Here’s A Tissue

I’m sorry if this sounds a wee bit ignorant but I honestly had no idea that “library misconceptions” were the new hot trend. I mean I guess people were just tired of talking about how cops are douchebags, teenage boys are horny little troublemakers, and gingers don’t have souls. So what else is there to talk about? Oh yeah the “stereotypical library”. Sounds UBER interesting!

Listen here Ms. West, you don’t mind if I call you Ms. West do you? Everyone has stereotypes for everyone, quite frankly it’s just a part of life. Liberians will always be mean old hags, redheads will always be pale and soulless, and supermodels will always be sexy superhumans that have the perfect life. Shoot even Disney Pixar exaggerates stereotypes. Quite frankly, I think it’s time we stop fighting the system and embrace it.

When I was in sixth grade I got the bright idea to dye my hair color blonde because all the kids would give me a hard time about my red hair. Do you know what happens when you dye red hair blonde? It becomes as orange as a mandarin, on fire, sitting in the middle of a sunset. I learned my lesson that day. Don’t mess with stereotypes, embrace them, soon enough everyone will notice they’re not true. Funny how that common sense thing works out.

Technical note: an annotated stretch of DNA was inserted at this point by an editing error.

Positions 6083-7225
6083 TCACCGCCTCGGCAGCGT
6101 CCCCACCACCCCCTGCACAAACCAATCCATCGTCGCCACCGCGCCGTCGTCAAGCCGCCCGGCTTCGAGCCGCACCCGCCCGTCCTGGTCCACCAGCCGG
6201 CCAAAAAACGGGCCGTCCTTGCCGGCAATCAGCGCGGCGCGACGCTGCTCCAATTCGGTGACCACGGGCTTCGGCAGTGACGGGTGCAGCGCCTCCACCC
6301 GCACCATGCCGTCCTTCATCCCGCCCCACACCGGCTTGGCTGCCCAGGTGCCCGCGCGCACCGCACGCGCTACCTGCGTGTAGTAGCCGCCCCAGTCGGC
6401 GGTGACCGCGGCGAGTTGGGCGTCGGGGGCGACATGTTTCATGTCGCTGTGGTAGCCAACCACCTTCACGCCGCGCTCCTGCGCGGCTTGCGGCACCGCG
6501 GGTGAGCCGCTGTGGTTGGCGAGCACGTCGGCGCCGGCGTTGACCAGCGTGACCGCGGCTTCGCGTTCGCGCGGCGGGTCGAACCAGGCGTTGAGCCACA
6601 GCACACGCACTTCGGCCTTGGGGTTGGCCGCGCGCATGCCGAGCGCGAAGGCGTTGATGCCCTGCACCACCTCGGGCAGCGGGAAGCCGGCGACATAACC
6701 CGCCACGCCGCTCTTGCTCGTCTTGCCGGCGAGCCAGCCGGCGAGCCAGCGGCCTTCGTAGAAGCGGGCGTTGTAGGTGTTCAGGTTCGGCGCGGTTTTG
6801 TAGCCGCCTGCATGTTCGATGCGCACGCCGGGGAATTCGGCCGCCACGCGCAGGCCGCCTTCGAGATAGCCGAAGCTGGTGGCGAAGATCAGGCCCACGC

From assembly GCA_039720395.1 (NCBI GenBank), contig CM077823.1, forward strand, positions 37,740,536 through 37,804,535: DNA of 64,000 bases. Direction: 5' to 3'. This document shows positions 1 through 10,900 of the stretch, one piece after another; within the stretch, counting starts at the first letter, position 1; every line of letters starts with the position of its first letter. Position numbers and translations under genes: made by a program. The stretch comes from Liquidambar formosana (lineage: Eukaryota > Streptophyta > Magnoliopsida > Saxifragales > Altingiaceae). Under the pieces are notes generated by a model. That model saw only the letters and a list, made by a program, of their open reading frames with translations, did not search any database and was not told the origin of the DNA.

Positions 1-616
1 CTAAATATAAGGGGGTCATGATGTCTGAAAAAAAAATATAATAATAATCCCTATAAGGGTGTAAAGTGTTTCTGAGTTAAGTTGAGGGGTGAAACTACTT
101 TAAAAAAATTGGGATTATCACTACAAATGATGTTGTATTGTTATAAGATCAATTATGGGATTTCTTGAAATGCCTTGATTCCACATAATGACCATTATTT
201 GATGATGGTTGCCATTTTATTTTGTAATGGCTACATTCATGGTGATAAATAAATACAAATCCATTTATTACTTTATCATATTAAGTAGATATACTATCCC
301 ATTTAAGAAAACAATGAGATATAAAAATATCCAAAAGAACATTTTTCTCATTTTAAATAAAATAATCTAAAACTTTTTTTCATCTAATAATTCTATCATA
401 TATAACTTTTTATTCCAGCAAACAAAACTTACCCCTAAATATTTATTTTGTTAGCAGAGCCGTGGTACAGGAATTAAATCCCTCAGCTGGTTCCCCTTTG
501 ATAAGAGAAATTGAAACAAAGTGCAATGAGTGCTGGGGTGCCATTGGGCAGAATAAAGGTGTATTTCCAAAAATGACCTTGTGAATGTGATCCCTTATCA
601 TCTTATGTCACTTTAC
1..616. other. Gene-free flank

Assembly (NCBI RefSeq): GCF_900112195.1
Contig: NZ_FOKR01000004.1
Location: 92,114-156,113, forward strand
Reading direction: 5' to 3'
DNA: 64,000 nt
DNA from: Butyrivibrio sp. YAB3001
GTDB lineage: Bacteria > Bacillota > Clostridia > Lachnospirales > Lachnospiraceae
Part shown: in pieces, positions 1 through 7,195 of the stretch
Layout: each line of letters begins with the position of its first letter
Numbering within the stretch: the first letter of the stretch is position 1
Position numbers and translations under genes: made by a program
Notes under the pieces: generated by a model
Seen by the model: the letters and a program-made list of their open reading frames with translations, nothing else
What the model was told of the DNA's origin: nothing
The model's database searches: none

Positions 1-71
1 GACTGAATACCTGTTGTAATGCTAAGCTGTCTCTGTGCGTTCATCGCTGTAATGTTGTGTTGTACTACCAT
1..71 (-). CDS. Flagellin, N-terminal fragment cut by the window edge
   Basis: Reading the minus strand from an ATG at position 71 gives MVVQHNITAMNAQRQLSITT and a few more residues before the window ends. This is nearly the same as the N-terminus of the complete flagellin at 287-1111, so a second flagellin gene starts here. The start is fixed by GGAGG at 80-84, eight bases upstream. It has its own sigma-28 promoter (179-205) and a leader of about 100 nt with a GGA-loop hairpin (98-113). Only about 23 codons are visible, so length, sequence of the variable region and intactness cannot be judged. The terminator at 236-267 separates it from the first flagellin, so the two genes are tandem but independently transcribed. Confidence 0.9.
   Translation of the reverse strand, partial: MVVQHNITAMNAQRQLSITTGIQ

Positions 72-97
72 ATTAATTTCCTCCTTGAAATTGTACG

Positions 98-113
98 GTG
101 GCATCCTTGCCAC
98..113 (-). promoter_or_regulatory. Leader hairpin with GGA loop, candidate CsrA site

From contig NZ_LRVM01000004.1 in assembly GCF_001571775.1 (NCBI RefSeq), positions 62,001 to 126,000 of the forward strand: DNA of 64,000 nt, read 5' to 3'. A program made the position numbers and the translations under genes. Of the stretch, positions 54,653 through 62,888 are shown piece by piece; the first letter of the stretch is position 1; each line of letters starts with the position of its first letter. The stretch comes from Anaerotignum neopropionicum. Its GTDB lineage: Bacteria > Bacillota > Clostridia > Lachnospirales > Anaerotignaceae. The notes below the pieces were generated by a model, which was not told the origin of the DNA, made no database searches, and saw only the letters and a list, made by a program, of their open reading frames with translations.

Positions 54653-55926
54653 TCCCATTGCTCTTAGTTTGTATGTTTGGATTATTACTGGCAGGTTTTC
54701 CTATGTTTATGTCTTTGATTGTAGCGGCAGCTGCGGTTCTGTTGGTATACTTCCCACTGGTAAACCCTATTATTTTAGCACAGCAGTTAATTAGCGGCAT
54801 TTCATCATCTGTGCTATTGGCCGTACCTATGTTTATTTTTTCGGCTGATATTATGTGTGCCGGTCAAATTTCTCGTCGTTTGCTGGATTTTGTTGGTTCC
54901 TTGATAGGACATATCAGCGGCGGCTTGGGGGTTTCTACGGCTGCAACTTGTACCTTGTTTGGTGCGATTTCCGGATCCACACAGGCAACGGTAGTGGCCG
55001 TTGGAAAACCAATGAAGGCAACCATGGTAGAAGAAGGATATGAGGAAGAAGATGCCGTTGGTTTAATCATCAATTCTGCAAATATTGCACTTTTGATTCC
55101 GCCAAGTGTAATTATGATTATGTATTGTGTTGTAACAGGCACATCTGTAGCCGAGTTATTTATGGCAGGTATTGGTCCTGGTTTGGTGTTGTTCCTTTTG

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11 responses to “Here’s A Tissue

  1. Hi Chad, I don’t mind what you call me. And I know that stereotypes exist and I understand why people use them. What we wind up having here is a bunch of people who are trying to write accurately and factually about a subject and who seem to fail in the wrong way each time and then wonder why librarians aren’t grateful for the PR.

    I think it’s worth clearing up some of the misconceptions and pointing people towards good places to go for good information. It’s sort of what I do for a job. Totally fine if people then go and write what they’re going to write anyhow, but I think there is some value in pointing out problematic stereotypes and why they might be problematic. Since most librarians work for the public, image and public perception is an important, if small, part of the many thigns we are concerned about.

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